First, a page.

What Documents Does an Estate Plan Include | Arizona

Michelle J. Perkins | 1367 Views | 06/19/2014

A basic estate plan is going to include a last will and testament, financial power of attorney, medical power of attorney with mental health powers and living will, and a personal property list if the individual chooses to create one. These are documents that every estate plan will have. From there, people have choices. For example, if you have minor children and want money paid to them over time, many couples will elect to create a revocable living trust. A trust will allow for the passing of someone’s estate without going through probate, keeping your financial information private, and allowing for money and assets to be given out over time, rather than one lump some, which is what happens in a probate situation. There are additional estate-planning documents that can be drafted if you want to avoid probate and you do not have a trust. For example, a beneficiary deed will allow you to select who will receive your house and other real estate immediately upon your death without ever having to go through the probate process. And, the Motor Vehicle Department now allows us to prepare a beneficiary designation, so that you can select who will receive your vehicle upon your death. There are many tools that an estate planner can provide to help you with setting things up to care for you and your loved ones. If you would like to create, revise, or update your estate plan, please call Owens & Perkins at (480) 994-8824.

If you would like to review estate planning documents with an attorney, visit this profile and submit a contact form.

By: Attorney Michelle Perkins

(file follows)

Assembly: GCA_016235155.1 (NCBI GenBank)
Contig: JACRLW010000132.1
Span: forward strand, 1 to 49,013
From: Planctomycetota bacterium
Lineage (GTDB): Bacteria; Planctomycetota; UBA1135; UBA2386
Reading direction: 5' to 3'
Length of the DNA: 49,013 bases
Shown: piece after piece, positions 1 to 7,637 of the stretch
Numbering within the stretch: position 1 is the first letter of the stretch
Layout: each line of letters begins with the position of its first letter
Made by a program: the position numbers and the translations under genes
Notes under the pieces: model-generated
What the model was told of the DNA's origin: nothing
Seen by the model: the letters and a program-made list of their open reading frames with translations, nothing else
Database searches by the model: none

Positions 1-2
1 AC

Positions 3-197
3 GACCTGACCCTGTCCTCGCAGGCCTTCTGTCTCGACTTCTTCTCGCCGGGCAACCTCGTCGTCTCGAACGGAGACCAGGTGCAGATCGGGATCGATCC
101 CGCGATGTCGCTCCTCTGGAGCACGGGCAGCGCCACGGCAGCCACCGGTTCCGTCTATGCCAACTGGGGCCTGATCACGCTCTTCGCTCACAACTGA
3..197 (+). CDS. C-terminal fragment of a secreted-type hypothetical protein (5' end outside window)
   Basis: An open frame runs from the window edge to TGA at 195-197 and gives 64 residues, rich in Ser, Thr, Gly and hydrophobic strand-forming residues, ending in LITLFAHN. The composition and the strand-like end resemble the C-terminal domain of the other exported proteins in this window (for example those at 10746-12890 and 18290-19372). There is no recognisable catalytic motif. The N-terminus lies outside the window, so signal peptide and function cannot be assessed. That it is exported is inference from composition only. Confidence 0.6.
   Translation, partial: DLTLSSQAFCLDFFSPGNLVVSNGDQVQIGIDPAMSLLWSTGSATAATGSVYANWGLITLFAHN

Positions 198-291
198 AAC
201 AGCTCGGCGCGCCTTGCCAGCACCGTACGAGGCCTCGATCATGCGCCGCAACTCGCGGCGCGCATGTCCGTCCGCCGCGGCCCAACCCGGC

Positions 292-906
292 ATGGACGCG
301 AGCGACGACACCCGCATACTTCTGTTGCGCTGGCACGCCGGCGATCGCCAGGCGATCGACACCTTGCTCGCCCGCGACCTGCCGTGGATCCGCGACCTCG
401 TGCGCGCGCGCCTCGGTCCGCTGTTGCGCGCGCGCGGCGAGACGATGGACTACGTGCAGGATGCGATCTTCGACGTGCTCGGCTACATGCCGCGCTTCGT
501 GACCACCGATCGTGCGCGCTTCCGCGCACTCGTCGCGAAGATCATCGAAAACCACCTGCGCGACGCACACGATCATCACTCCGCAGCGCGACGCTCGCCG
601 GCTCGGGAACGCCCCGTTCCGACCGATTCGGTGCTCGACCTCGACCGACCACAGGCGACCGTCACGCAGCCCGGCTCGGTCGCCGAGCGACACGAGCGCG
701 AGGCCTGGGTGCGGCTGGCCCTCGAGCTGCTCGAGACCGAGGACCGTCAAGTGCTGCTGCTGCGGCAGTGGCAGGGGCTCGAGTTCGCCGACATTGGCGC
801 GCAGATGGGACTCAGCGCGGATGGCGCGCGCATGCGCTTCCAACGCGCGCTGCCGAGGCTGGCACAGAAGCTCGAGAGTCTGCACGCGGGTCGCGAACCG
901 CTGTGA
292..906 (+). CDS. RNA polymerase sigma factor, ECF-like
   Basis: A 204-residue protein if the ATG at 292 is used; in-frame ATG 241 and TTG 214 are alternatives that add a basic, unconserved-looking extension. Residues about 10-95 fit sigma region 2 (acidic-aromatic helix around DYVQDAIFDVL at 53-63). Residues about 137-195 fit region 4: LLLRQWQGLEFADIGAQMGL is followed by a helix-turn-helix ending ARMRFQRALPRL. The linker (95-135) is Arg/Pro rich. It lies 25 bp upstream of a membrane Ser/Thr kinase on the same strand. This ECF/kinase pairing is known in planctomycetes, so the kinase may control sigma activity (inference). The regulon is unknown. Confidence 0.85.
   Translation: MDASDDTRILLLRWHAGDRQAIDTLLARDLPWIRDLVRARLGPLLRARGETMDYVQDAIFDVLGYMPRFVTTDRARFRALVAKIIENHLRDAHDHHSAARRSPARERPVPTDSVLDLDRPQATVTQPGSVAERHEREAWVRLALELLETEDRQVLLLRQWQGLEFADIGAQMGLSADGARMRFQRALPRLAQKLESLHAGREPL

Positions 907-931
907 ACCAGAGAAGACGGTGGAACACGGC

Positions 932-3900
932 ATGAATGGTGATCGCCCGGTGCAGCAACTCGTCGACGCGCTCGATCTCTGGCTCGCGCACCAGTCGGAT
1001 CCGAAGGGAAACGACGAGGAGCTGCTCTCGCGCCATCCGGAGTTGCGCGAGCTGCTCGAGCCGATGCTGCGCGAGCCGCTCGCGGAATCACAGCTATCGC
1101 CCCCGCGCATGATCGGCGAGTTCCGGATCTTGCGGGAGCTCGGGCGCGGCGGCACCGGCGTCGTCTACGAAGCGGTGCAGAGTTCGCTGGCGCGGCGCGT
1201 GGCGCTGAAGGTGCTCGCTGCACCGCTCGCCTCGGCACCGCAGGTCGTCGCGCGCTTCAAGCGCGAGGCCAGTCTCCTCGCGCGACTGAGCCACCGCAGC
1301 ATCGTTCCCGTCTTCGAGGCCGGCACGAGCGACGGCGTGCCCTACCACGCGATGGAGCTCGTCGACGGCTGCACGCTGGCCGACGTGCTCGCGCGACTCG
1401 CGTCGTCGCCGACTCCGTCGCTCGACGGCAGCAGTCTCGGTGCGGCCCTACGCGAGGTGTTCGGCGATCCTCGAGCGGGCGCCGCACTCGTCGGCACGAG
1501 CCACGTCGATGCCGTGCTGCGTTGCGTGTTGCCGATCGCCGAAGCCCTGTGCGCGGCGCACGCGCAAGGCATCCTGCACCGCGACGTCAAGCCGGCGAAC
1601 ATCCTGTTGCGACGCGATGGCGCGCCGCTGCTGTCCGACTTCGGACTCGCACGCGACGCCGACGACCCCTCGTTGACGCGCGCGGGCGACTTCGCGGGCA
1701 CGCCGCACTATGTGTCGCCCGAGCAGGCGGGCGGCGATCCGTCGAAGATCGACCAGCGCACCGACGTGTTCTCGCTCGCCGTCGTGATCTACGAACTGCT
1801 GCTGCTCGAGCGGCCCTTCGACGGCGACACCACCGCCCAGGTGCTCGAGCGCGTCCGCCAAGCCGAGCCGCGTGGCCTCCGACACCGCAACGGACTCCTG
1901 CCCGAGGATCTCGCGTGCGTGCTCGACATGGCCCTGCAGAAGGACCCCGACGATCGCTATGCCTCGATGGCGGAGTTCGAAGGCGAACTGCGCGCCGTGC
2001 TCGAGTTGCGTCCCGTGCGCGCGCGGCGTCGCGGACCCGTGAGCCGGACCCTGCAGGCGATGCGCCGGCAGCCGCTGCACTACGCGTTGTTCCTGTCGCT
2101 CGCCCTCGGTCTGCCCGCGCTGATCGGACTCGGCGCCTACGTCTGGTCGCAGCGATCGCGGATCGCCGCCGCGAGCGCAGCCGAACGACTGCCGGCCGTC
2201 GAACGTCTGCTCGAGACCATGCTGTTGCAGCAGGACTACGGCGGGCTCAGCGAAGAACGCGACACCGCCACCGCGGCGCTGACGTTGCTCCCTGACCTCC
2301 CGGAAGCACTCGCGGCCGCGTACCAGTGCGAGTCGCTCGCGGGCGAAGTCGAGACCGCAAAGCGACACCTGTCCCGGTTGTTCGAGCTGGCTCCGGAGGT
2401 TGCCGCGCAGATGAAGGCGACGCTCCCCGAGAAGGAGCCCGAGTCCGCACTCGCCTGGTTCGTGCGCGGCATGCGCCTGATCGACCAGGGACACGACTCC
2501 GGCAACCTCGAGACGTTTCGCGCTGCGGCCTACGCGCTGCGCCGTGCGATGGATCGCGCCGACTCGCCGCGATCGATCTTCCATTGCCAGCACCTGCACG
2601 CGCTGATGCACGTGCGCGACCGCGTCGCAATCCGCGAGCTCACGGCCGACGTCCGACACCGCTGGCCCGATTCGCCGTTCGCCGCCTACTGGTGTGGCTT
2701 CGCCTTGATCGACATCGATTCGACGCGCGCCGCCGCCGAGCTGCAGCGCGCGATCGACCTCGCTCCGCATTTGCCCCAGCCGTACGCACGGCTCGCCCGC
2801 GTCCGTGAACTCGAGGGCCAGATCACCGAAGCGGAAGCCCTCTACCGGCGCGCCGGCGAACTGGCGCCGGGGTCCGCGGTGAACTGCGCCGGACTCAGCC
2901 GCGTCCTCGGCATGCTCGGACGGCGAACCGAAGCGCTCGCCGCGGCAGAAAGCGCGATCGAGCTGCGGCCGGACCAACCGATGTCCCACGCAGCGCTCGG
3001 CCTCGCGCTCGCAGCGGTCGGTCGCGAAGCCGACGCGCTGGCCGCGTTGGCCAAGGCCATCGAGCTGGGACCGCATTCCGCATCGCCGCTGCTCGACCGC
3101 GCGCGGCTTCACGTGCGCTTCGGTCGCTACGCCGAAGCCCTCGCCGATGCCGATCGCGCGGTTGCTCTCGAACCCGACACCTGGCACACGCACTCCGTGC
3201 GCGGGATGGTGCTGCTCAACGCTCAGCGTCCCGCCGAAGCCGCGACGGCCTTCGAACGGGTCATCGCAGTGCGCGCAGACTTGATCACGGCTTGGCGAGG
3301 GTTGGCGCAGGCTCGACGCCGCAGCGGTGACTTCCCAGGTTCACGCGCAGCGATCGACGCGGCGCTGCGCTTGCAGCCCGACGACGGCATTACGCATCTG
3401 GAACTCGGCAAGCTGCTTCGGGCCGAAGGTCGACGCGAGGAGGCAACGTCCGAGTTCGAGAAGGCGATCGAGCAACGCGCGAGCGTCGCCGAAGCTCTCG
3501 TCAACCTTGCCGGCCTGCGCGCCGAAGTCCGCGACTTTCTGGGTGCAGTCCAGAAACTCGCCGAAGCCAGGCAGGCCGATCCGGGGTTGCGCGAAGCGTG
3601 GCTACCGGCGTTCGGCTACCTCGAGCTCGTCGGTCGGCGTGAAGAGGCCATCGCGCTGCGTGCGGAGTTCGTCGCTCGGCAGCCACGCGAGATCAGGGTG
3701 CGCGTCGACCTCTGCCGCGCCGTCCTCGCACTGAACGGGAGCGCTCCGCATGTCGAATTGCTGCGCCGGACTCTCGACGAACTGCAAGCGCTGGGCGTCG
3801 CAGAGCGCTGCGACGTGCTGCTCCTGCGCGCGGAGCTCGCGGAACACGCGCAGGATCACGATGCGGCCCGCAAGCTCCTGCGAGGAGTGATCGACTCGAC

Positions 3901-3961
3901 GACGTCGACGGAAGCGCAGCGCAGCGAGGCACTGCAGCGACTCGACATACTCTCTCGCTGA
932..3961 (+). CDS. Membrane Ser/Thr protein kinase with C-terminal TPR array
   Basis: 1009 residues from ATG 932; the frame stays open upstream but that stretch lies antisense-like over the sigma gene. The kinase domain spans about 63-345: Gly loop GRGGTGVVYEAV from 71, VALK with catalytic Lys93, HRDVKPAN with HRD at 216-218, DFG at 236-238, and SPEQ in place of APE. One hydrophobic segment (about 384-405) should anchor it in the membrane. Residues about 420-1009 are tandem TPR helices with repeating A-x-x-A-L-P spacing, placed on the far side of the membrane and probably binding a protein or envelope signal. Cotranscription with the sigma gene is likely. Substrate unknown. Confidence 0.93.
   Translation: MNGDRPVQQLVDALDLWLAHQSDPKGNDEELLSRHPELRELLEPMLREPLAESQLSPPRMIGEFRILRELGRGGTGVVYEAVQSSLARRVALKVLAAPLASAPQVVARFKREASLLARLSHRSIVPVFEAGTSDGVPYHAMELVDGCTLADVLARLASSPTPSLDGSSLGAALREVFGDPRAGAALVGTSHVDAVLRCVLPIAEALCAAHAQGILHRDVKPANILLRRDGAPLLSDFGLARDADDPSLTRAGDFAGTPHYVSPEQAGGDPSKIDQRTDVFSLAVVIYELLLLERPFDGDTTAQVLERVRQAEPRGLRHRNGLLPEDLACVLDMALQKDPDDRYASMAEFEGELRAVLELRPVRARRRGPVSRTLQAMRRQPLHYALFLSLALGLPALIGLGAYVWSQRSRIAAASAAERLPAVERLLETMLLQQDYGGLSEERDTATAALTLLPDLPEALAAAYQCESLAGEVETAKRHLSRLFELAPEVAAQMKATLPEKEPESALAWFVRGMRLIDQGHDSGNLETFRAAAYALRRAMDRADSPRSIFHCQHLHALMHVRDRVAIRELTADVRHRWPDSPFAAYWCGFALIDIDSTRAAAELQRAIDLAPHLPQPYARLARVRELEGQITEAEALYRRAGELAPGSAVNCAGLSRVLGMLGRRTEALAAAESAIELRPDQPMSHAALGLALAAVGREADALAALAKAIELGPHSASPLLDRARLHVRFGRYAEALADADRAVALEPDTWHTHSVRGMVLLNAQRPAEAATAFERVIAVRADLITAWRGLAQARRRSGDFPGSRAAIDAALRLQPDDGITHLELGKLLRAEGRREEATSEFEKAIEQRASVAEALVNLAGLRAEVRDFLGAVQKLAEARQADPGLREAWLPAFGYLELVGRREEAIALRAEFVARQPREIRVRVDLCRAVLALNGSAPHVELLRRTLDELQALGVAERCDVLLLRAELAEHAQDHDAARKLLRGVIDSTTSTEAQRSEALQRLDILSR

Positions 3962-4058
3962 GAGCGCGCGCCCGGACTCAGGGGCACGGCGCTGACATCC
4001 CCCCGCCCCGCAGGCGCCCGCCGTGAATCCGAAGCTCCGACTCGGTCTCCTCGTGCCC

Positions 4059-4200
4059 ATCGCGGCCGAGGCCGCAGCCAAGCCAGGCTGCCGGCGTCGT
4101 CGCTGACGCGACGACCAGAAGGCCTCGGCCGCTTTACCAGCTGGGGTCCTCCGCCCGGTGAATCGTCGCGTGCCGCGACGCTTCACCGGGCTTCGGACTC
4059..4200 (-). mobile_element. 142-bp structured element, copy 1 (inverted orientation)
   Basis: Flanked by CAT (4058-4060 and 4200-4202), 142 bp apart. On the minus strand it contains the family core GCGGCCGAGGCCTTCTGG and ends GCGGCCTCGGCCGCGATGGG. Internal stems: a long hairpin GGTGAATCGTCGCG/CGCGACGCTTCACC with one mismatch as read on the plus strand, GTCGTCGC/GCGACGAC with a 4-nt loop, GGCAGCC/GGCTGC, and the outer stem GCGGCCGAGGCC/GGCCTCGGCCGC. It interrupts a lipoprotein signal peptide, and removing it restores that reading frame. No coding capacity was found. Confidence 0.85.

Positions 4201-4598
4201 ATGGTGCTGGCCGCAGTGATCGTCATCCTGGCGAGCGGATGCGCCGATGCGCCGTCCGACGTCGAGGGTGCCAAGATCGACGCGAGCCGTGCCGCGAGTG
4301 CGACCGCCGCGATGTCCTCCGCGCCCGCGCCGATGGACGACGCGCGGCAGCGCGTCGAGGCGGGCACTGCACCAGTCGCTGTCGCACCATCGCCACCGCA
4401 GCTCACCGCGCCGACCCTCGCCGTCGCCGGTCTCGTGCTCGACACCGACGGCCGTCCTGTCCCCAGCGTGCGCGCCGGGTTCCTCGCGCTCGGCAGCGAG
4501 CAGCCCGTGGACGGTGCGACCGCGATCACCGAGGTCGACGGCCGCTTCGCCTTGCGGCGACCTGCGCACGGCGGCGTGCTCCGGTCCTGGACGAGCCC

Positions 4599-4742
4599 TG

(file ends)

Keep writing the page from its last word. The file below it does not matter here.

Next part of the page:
What Documents Does an Estate Plan Include | Arizona

A basic estate plan is going to include a last will and testament, financial power of attorney, medical power of attorney with mental health powers and living will, and a personal property list if the individual chooses to create one. These are documents that every estate plan will have. From there, people have choices. For example, if you have minor children and want money paid to them over time, many couples will elect to create a revocable living trust. A trust will allow for the passing of someone’s estate without going through probate, keeping your financial information private, and allowing for money and assets to be given out over time, rather than one lump some, which is what happens in a probate situation. There are additional estate-planning documents that can be drafted if you want to avoid probate and you do not have a trust. For example, a beneficiary deed will allow you to select who will receive your house and other real estate immediately upon your death without ever having to go through the probate process. And, the Motor Vehicle Department now allows us to prepare a beneficiary designation, so that you can select who will receive your vehicle upon your death. There are many tools that an estate planner can provide to help you with setting things up to care for you and your loved ones. If you would like to create, revise, or update your estate plan, please call Owens & Perkins at (480) 994-8824.

If you would like to review estate planning documents with an attorney, visit this profile and submit a contact form.

By: Attorney Michelle Perkins